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Duke likely will stay strong

Despite losing Shane Battier and Nate James to graduation, the Blue Devils can expect leadership, not early exits to the NBA, from their players.

By BRIAN LANDMAN

© St. Petersburg Times, published April 4, 2001


MINNEAPOLIS -- Although all-everything Shane Battier played his final game Monday, don't think for a moment the Duke Blue Devils won't be a Final Four contender next season.

Barring unexpected defections to the NBA, they should be.

"I think everyone's coming back; we don't have any signs (to the contrary)," coach Mike Krzyzewski said Tuesday morning after receiving the Sears Trophy as the national champion. "Jason (Williams) has already said he's coming back. ... So I think we'll be very good again."

Williams, a sophomore and first-team All-American, is a good building block. So, too, are sophomore forward Mike Dunleavy and sophomore center Carlos Boozer.

Just ask the Arizona Wildcats.

Dunleavy had struggled with his long-range shot, making 1 of 9 three-pointers in his three previous games. But against Arizona he hit 5 of 9 threes, including three in 45 seconds in the second half of Duke's 82-72 win. It's no wonder that as he cut down the net, he paused to kiss the rim.

Boozer, who had missed six games with a broken bone in his right foot and returned for the Sweet 16, came off the bench to be a force at both ends. He had 12 points, 12 rebounds and 2 blocks in 30 minutes.

He also helped contain Arizona's powerful inside attack of 7-foot-1 center Loren Woods and 6-7 forward Michael Wright.

Perhaps lost given the performances of Battier, Dunleavy and Boozer was another harbinger of future Duke success:

Freshman guard Chris Duhon.

"Personally, I feel the biggest story out of last night was Duhon," Krzyzewski said. "He is only 18 years old. He's playing in front of 46,000 people. The guy he depends on the most in the backcourt (Williams) is in foul trouble. I'm bringing him in and out all game. And he's guarding one of the best guards (Jason Gardner) in the country."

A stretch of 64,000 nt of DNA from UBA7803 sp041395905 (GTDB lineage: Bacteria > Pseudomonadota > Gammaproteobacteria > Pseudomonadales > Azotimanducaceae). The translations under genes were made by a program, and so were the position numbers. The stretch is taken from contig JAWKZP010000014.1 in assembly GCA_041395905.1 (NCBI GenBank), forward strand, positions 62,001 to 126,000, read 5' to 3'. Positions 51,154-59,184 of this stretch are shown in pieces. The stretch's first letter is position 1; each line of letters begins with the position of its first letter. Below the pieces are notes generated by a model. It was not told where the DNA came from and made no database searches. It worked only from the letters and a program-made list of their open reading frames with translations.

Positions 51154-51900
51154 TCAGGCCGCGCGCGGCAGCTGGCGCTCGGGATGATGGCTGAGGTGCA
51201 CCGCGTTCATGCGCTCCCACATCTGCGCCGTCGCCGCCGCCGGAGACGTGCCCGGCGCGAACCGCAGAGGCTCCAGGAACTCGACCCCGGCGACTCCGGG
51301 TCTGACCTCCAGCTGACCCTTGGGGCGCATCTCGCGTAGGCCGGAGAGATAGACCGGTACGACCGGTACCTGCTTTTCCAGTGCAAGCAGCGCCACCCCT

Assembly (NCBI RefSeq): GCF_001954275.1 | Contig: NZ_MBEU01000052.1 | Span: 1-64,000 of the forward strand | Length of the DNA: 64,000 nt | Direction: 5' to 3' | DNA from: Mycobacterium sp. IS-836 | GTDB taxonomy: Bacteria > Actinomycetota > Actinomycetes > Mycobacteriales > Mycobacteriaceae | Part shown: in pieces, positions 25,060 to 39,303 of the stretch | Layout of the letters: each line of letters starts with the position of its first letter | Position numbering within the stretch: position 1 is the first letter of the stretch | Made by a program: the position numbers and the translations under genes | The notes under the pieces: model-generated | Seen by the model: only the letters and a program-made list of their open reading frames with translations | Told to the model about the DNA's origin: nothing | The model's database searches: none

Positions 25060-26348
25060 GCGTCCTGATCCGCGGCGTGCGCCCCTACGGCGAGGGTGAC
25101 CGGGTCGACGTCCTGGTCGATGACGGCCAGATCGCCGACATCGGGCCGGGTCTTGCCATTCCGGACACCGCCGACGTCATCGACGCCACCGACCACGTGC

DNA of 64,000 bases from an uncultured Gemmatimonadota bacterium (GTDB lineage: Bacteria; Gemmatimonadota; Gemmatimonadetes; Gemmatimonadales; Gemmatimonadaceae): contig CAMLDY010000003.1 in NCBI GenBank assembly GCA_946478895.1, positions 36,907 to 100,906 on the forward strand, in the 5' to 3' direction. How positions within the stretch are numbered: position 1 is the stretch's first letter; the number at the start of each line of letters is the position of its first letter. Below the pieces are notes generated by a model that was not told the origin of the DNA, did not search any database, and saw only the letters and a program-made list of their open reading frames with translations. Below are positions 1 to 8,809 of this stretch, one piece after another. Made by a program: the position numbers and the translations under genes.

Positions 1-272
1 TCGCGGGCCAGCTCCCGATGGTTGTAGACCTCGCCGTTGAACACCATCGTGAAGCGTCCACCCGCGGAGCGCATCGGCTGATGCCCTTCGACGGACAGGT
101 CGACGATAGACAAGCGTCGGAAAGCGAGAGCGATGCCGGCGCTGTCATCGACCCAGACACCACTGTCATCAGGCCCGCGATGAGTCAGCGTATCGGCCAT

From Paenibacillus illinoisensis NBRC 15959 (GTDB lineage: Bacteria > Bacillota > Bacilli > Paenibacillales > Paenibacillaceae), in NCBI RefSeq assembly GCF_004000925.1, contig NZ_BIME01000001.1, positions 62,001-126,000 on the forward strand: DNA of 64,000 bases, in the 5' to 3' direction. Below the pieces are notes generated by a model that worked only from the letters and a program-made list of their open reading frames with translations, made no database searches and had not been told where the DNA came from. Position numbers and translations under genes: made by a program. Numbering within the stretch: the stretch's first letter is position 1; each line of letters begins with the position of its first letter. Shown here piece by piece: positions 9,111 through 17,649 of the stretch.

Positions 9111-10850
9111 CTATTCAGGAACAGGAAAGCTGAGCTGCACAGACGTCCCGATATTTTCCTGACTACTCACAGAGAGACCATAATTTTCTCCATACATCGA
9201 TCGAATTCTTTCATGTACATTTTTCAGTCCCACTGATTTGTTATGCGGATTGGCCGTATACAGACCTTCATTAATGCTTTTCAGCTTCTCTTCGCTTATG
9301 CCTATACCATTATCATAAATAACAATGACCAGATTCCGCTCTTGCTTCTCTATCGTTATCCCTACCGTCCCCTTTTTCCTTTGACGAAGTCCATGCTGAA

Duhon also sustained a mild concussion, his second of the NCAA Tournament, when he collided with Maryland point guard Steve Blake in the waning minutes of Saturday's semifinal and hit his head on the hardwood.

"Before the game it was still hurting," Duhon said. "This was the last game of the season. This was for everything. Once the ball went up, I wasn't thinking about my head. I was thinking about what I had to do to be successful."

Duhon finished with 9 points -- including a key three-point play when he drove the baseline and drew a foul from Woods that made the score 71-65 -- 6 assists and 1 turnover in 39 minutes. Gardner hit 2 of 11 shots.

"I could not have done that at 18," Krzyzewski said. "It's obvious that Dunleavy's shots and Battier's dunk are big, but as a coach watching the game, you had to be mesmerized with Duhon and what he accomplished. And that certainly bodes well for the future."

So, too, does the development of sophomore center Casey Sanders, a former Tampa Prep standout who was pressed into a far larger role when Boozer broke his foot.

"We changed the system, and Casey in particular stepped up," Krzyzewski said. "Casey is going to be really good."

He needs to add muscle to his 6-11, 218-pound frame, as does Dunleavy to his svelte frame, but Krzyzewski said both are diligent workers.

Duke also will have 6-10 sophomore Nick Horvath back. He sat out the season with an injured right foot.

Although swingman Nate James graduates, Duke will add junior Dahntay Jones, who will be eligible after transferring from Rutgers, and another McDonald's All-American, guard Daniel Ewing.

The one thing that won't be easily replaced is Battier's leadership.

Unless he leaves some behind.

"It'll be interesting for me to see next year how much of Shane is still with the team," Krzyzewski said. "I wonder how Nick Horvath will react? Mike Dunleavy? Will I see some of those characteristics in them? I think I will. It's something I'm already looking forward to."

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